Tuesday, May 12, 2009

BREAKING: Tim Floyd paid Ronald Guillory

If Guillory's name sounds familiar, it should. He was the runner that got OJ Mayo and USC in the news prior to the 2008 NBA Draft. Apparently, Louis Johnson (the former Mayo confidant turned media-snitch that spawned the entire investigation) saw Floyd hand Guillory an envelope with "a grand" in it.

From Yahoo! Sports (the same outlet that broke the UConn recruiting scandal):

On Feb. 14, 2007, Johnson and Guillory packed up Guillory’s black Infiniti SUV and were preparing for the drive from Los Angeles to Las Vegas to attend the NBA All-Star weekend. Before they left, Guillory informed Johnson several times that he had to meet with Floyd so the coach could give him cash for the trip. Sometime between 11 a.m. and 2 p.m., Guillory and Johnson headed toward Beverly Hills to meet with Floyd. During the drive, Johnson listened as Guillory and Floyd exchanged several cell phone calls as Floyd explained where the meeting would take place.

Upon arriving in Beverly Hills, Guillory pulled up to a stretch of cafes in the downtown shopping district, where Floyd was waiting on the sidewalk. Because there were no parking spaces, Guillory asked Johnson to circle the block in the SUV until Guillory was ready to be picked up. Johnson exited the passenger side of the vehicle, at which point Johnson saw Floyd and the two exchanged greetings. Johnson then got into the driver’s seat and proceeded to circle the block while Guillory and Floyd met.

After approximately 15 minutes, Johnson saw Guillory waiting on the curb in front of the stretch of cafes and pulled over to pick him up. Once Guillory was inside the vehicle, he produced a white envelope with cash inside. Guillory told Johnson that Floyd had given him “a grand,” and Johnson was able to view $100 bills inside the envelope. He said he believed there appeared to be “substantially” more than $1,000, although he did not count the bills.
My initial reaction to seeing this article: no wonder Taj Gibson, Daniel Hackett, and Demar Derozan left school; and no wonder USC did not allow Renardo Sidney to sign an LOI. They had to have known that this was on the horizon.

Improper benefits in college basketball and college football is akin to steroids in baseball - everyone knows it is happening, but no one is truly willing (or able) to do anything about it.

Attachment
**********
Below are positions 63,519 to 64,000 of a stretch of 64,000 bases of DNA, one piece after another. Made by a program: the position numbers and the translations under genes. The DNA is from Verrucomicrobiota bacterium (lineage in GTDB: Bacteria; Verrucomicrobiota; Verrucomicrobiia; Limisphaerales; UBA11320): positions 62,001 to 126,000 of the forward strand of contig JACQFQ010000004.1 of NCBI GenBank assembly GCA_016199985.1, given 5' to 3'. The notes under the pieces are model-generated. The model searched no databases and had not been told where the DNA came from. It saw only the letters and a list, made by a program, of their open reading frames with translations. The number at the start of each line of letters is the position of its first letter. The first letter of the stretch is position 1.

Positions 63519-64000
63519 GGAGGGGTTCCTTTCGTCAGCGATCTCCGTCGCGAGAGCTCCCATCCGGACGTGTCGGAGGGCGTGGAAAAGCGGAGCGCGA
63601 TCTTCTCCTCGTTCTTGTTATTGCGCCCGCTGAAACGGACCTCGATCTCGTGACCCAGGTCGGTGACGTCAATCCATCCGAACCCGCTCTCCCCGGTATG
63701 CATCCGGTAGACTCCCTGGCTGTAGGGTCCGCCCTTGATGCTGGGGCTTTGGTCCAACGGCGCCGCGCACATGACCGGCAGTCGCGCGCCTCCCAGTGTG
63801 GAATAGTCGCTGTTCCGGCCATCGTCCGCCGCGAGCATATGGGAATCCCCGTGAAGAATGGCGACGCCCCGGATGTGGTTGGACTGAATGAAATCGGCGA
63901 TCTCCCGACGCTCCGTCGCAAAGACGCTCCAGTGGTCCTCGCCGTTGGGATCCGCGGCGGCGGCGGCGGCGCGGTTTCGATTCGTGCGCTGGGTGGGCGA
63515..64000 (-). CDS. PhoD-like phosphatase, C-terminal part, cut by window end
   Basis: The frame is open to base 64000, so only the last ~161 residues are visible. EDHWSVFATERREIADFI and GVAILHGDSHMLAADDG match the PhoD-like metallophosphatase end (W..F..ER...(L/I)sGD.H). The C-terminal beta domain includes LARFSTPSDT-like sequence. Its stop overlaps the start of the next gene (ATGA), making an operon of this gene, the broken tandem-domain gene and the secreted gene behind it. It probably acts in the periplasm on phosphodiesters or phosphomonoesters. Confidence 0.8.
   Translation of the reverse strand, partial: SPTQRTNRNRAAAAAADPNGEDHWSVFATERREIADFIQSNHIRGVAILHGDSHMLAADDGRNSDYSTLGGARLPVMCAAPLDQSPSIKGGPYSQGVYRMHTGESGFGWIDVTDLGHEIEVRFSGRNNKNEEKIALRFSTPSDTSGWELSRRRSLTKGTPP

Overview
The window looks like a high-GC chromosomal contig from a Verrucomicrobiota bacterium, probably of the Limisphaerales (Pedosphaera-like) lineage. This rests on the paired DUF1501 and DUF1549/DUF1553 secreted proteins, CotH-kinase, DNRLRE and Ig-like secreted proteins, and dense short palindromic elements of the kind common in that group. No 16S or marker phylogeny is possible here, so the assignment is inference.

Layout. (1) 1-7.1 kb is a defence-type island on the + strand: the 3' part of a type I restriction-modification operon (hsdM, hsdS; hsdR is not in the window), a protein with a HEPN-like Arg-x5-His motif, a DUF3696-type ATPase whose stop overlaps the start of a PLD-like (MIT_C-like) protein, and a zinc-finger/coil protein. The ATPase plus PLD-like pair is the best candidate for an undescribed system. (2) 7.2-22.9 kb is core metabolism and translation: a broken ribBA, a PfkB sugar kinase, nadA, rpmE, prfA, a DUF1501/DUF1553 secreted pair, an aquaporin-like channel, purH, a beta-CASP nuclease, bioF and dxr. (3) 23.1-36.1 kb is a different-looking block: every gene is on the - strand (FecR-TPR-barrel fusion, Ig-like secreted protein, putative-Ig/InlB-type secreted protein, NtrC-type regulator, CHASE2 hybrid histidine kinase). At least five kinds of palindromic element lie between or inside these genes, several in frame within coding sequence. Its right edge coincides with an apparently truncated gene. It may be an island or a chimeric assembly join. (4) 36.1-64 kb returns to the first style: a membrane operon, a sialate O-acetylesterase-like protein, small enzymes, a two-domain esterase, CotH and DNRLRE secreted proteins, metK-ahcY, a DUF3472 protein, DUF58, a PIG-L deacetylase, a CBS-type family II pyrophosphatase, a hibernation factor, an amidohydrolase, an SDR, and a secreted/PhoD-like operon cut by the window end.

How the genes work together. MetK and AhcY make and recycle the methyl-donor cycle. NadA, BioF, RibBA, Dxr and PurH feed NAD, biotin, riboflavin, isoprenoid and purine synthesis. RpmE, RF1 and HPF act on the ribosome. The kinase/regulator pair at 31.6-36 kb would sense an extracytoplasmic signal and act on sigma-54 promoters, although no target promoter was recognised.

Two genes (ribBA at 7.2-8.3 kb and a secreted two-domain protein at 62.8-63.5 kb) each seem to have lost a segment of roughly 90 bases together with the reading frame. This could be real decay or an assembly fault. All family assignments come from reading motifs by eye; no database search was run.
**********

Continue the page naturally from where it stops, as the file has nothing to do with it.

To be honest, I couldn't care less. I personally believe that these athletes should be getting paid by the universities. I've written about it numerous times, but these kids (especially the stars at the big universities) generate a ridiculous amount of revenue for their respective universities. And what do they get in return? A scholarship for an education which will be largely useless to them.

For the majority of the kids playing D1 basketball, they are going to school because they want to be professional basketball players. While this is will only work out for a select few, it does not mean that the rest of the kids looking to further their "basketball education" cannot find a way to make a living off of the game. Be it as a coach, an announcer, a writer, a front office guy, a scout, a trainer (physical or skills wise), a ref, a player's assistant, a money manager, an agent, a runner for an agent (only half kidding here), there are a million ways to make money in the sports industry that does not actually involve playing the game.

Not everyone that goes to med school ends up being a neurosurgeon. It doesn't mean that they should find a different career because they may end up as a career nurse.

So if OJ Mayo, or any other player, pocketed some extra cash as a result of his talents, I don't see anything wrong with this.

You want to end all of this corruption? You want to get rid of this "black market" in college sports? Pay the kids that generate the money.

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